PRESIDENTIAL CANDIDATES George W. Bush and Al Gore agree that the country's farms and ranches must be supported to assist rural communities and preserve an important American way of life.
Vice President Gore has told the American Farm Bureau Federation that his agenda "goes beyond farming, however, to create opportunity for everyone in rural America, both inside and outside the agricultural economy."
Texas Gov. Bush responded to Farm Bureau by saying, "America has long been the agriculture center of the world, and many just assume it will always be so. But, this will not always be true, unless we support American farmers as they have supported us."
Both candidates recently responded to questions from the nation's largest farm organization. Their responses are posted on AFBF's web site at http://www.fb.org/issues/legact/candidates.html.
Bush and Gore expressed their views on wide-ranging farm and rural issues, from development of the next farm bill and negotiating new trade agreements to the safety of biotech products and the agricultural labor shortage.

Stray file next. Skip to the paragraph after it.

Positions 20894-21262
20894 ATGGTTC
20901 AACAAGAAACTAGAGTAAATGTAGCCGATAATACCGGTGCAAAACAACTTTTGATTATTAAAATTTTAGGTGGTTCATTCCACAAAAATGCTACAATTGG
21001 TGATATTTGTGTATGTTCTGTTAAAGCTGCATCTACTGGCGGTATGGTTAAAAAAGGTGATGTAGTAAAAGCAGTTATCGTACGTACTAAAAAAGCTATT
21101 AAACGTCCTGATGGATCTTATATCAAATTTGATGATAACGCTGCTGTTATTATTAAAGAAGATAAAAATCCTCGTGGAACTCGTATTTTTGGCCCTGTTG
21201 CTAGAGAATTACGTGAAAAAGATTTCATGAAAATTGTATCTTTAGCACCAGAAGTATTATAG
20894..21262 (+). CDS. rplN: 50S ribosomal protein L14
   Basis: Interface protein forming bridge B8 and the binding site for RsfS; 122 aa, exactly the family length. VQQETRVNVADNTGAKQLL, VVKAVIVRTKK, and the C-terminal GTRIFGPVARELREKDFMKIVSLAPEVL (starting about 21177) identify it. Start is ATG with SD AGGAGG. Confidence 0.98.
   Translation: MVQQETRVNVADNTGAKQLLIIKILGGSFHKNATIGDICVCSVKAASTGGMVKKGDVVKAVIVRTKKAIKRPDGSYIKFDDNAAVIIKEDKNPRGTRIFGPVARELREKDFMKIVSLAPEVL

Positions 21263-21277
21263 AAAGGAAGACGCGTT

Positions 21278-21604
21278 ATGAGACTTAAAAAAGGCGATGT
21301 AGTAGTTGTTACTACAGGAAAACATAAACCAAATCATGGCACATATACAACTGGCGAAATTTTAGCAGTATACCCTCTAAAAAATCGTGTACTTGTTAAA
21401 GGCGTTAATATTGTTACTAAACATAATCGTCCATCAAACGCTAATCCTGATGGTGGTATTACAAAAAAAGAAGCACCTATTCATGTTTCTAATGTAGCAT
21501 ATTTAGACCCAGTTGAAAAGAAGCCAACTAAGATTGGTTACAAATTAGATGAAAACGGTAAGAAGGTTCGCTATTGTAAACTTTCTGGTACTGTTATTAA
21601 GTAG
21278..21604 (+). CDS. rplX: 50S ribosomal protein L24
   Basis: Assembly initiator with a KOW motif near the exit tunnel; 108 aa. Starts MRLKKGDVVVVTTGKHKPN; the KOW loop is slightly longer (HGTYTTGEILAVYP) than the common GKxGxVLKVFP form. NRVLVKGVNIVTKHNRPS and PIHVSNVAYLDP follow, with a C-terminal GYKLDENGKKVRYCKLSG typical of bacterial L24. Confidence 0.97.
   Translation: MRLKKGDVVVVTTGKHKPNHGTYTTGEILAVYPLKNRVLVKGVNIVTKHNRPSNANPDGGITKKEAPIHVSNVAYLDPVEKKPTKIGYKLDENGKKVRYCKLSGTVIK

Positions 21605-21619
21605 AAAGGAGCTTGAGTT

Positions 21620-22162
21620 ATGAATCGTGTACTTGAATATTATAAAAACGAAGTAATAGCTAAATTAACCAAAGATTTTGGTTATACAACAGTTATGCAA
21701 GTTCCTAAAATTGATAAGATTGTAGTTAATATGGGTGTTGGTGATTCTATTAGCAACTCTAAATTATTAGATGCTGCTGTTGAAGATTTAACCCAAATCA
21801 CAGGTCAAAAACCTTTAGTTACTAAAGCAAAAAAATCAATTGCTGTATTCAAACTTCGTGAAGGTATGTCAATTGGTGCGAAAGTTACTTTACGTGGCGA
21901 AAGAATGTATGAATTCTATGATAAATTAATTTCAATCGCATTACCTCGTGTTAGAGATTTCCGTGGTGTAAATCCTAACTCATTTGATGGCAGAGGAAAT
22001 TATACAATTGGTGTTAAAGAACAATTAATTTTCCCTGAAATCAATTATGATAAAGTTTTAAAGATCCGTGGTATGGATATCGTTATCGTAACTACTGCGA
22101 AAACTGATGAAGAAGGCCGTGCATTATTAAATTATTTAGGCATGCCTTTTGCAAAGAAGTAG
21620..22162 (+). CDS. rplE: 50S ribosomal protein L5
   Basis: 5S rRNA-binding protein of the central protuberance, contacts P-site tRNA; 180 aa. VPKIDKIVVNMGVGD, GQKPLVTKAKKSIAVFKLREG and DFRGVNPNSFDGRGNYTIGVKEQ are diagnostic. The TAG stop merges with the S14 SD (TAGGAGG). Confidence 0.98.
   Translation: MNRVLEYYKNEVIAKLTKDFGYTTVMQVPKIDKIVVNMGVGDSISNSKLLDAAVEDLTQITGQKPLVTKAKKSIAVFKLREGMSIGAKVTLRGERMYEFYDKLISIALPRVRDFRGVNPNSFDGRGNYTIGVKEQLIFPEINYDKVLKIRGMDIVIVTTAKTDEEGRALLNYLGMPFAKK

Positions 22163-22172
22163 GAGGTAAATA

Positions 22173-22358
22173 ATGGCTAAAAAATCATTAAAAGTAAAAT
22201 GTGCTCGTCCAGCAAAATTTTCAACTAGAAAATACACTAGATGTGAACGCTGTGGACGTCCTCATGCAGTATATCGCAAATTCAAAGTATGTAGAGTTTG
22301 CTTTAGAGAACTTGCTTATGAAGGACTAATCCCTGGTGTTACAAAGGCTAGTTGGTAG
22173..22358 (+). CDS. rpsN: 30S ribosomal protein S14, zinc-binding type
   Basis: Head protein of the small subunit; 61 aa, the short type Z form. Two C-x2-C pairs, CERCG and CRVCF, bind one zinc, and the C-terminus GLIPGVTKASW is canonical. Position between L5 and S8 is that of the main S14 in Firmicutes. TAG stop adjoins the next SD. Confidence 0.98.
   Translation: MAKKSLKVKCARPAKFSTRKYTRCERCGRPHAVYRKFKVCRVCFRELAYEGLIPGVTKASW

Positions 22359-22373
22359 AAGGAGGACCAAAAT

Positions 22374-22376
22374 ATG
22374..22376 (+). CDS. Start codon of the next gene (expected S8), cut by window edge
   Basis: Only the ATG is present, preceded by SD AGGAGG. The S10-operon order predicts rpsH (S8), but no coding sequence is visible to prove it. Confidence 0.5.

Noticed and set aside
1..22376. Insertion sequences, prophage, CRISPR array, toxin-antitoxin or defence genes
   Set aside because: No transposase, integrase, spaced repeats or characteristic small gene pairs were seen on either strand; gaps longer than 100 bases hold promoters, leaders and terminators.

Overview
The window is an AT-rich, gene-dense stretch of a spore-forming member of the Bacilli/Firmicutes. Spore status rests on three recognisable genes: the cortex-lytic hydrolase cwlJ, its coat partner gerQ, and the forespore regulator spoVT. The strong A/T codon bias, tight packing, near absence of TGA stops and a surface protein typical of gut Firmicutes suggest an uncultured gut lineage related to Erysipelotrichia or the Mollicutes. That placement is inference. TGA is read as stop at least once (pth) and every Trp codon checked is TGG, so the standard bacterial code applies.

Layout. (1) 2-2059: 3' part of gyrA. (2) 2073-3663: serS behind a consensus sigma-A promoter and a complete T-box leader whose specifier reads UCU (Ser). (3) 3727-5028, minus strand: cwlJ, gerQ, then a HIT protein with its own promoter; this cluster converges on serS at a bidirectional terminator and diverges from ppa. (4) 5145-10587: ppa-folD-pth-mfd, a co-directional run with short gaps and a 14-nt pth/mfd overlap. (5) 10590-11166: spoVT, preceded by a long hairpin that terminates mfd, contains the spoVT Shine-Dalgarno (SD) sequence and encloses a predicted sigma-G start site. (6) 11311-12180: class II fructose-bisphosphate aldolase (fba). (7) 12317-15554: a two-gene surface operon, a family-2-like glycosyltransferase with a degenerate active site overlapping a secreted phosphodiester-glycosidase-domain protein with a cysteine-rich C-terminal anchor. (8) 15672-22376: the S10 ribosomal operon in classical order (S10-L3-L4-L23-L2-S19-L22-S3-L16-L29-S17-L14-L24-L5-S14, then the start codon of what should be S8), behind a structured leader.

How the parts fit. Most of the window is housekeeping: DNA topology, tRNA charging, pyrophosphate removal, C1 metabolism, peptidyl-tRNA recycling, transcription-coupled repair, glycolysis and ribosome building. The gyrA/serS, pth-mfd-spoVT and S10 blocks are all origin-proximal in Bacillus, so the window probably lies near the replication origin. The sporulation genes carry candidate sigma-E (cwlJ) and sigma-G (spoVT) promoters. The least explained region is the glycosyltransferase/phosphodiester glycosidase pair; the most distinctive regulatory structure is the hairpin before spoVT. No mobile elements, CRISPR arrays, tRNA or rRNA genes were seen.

"The Republican `Freedom to Farm' law has failed and needs to be replaced," said Gore. "Long-term U.S. farm policy should be based on countercyclical income assistance that attempts to stabilize farm income on a year-to-year basis and complementary federally-backed insurance policies that attempt to achieve revenue stability within the growing year."
Bush said the 1996 farm bill "unleashed U.S. farmers to plant in response to market demand, not government programs." He believes "the government should help farmers adapt to a global marketplace by providing them with a strong safety net and the means to manage the cyclical downturns in the farm economy."
The vice president said he should be elected in order to "help farmers and ranchers keep their farms and ranches in the family, sustain self-sufficiency and preserve an important part of the American way of life."
The Texas governor said farmers and ranchers should vote for him since he understands "clearly the importance of the farming industry to individuals and families all across America."